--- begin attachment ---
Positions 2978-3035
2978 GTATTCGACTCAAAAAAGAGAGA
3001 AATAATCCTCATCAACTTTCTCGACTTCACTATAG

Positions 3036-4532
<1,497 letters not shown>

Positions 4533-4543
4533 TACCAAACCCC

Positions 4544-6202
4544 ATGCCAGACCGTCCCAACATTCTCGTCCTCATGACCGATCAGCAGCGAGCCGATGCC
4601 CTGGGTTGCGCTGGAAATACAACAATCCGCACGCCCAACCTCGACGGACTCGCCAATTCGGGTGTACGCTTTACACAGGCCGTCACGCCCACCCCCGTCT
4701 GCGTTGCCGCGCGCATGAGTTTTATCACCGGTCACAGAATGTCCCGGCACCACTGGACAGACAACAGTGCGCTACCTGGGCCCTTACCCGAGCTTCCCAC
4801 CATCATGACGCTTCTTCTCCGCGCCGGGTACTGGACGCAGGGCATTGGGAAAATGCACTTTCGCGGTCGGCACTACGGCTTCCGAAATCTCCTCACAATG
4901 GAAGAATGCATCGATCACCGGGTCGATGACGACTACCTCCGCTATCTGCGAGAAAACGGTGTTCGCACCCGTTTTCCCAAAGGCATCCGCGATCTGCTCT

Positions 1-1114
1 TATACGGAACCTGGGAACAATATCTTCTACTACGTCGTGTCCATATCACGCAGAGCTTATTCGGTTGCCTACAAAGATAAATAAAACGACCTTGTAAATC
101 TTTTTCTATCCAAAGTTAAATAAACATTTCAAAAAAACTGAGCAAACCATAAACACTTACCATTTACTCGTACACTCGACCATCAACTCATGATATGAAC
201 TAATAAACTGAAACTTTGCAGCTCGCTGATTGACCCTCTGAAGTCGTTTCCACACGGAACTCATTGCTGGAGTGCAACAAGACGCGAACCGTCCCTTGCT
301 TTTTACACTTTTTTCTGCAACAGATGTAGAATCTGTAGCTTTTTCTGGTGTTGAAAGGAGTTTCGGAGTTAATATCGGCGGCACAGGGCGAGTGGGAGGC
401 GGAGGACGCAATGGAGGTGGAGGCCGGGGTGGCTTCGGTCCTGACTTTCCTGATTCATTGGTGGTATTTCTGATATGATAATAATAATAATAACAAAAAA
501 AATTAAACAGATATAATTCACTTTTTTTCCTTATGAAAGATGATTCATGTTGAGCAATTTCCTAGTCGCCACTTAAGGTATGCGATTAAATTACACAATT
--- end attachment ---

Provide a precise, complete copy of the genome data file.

Positions 2978-3035
2978 GTATTCGACTCAAAAAAGAGAGA
3001 AATAATCCTCATCAACTTTCTCGACTTCACTATAG

Positions 3036-4532
<1,497 letters not shown>

Positions 4533-4543
4533 TACCAAACCCC

Positions 4544-6202
4544 ATGCCAGACCGTCCCAACATTCTCGTCCTCATGACCGATCAGCAGCGAGCCGATGCC
4601 CTGGGTTGCGCTGGAAATACAACAATCCGCACGCCCAACCTCGACGGACTCGCCAATTCGGGTGTACGCTTTACACAGGCCGTCACGCCCACCCCCGTCT
4701 GCGTTGCCGCGCGCATGAGTTTTATCACCGGTCACAGAATGTCCCGGCACCACTGGACAGACAACAGTGCGCTACCTGGGCCCTTACCCGAGCTTCCCAC
4801 CATCATGACGCTTCTTCTCCGCGCCGGGTACTGGACGCAGGGCATTGGGAAAATGCACTTTCGCGGTCGGCACTACGGCTTCCGAAATCTCCTCACAATG
4901 GAAGAATGCATCGATCACCGGGTCGATGACGACTACCTCCGCTATCTGCGAGAAAACGGTGTTCGCACCCGTTTTCCCAAAGGCATCCGCGATCTGCTCT

Positions 1-1114
1 TATACGGAACCTGGGAACAATATCTTCTACTACGTCGTGTCCATATCACGCAGAGCTTATTCGGTTGCCTACAAAGATAAATAAAACGACCTTGTAAATC
101 TTTTTCTATCCAAAGTTAAATAAACATTTCAAAAAAACTGAGCAAACCATAAACACTTACCATTTACTCGTACACTCGACCATCAACTCATGATATGAAC
201 TAATAAACTGAAACTTTGCAGCTCGCTGATTGACCCTCTGAAGTCGTTTCCACACGGAACTCATTGCTGGAGTGCAACAAGACGCGAACCGTCCCTTGCT
301 TTTTACACTTTTTTCTGCAACAGATGTAGAATCTGTAGCTTTTTCTGGTGTTGAAAGGAGTTTCGGAGTTAATATCGGCGGCACAGGGCGAGTGGGAGGC
401 GGAGGACGCAATGGAGGTGGAGGCCGGGGTGGCTTCGGTCCTGACTTTCCTGATTCATTGGTGGTATTTCTGATATGATAATAATAATAATAACAAAAAA
501 AATTAAACAGATATAATTCACTTTTTTTCCTTATGAAAGATGATTCATGTTGAGCAATTTCCTAGTCGCCACTTAAGGTATGCGATTAAATTACACAATT